IBM Corp’s announcement of a cross-vendor, open source storage management software project has received a lukewarm reception, after Big Blue snubbed and in return was snubbed by other suppliers.
The aim of the project is to create open source club that will share low-level plumbing components for storage management software. But despite being conceived some months ago, the project has failed to recruit all but three of the top ten storage software vendors.
EMC Corp, by far the largest storage software supplier on the market, was not invited to join until the very last minute. Symantec Corp, another giant of the industry, did not join and it is not known whether it was invited.
Having been informed of the proposed initiative last evening, we are still sifting through the pro’s and cons. If it is an initiative that makes sense and benefits our customers, then we’ll endorse it, an EMC spokesman said.
Hewlett-Packard Co, which does not share EMC’s history of frosty relations with IBM, appears to have been invited in reasonable time. But the general manager of HP’s storage software and ILM division Frank Harbist still wrote off the project as largely a public relations stunt.
Whether or not HP’s recent purchase of SRM software startup AppIQ Inc has anything to do with IBM’s move or with HP’s rejection is not yet clear.
Dubbed Aperi, the project has managed to recruit Network Appliance, Cisco, Computer Associates, Brocade, Engenio, Fujitsu, McData, and Sun Microsystems, now the owner of Storage Technology Corp.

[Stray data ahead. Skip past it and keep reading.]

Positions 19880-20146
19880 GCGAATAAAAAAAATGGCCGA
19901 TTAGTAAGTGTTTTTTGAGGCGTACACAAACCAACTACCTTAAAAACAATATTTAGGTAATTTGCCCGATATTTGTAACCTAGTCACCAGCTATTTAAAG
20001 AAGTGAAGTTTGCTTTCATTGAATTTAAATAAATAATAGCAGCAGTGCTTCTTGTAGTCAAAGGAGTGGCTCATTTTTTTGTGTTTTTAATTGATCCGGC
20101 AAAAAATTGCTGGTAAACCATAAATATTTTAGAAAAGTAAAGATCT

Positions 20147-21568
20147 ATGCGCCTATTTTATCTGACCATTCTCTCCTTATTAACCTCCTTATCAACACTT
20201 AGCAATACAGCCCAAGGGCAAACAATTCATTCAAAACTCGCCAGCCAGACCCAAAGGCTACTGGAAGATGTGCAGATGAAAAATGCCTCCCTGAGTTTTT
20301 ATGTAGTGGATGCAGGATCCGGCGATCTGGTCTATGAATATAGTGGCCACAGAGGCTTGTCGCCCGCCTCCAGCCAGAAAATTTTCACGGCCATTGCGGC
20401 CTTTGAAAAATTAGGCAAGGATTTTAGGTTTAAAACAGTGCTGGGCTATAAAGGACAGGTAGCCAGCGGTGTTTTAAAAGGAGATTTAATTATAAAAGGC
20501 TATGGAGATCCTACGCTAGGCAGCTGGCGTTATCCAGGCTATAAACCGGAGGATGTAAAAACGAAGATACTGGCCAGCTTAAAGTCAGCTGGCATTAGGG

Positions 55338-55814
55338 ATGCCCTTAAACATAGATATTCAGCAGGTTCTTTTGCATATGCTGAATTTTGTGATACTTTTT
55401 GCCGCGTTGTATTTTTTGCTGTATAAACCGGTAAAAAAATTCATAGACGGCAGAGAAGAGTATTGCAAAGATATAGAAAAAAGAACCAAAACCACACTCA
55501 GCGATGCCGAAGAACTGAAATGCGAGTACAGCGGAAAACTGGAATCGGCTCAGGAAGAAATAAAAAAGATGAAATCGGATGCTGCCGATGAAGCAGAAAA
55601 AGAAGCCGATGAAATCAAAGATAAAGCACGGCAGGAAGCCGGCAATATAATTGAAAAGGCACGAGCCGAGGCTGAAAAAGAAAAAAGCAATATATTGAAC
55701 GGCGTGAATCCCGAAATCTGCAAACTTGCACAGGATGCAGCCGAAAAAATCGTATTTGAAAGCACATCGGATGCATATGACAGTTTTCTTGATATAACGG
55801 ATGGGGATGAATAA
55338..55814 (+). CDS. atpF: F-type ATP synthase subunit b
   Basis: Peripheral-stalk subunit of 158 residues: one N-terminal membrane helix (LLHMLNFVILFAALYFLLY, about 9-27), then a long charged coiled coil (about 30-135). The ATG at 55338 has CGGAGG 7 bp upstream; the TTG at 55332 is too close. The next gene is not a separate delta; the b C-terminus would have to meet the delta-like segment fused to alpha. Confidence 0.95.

One problem facing the initiative, which has been dubbed Aperi, is that it has been set up by IBM, rather than by an industry body such as the Storage Network Industry Association. When asked why the project had not been established under SNIA’s wing, IBM and other Aperi members simply said that SNIA is responsible for standards, and that Aperi will instead concern open-source code.
Aperi members said that the project will focus on low-level code, performing functions such as discovery with SRM tools. For HP, Harbist said: We don’t understand why IBM has skipped over the necessary first step of defining a specification, and instead has moved directly to suggesting an implementation and a business model.
Another vendor that did not want to be named said that while the industry could benefit from a way to share low-level code so that suppliers can concentrate on higher-level technology, mutual distrust means that any such effort will need to be led by an existing body – such as SNIA.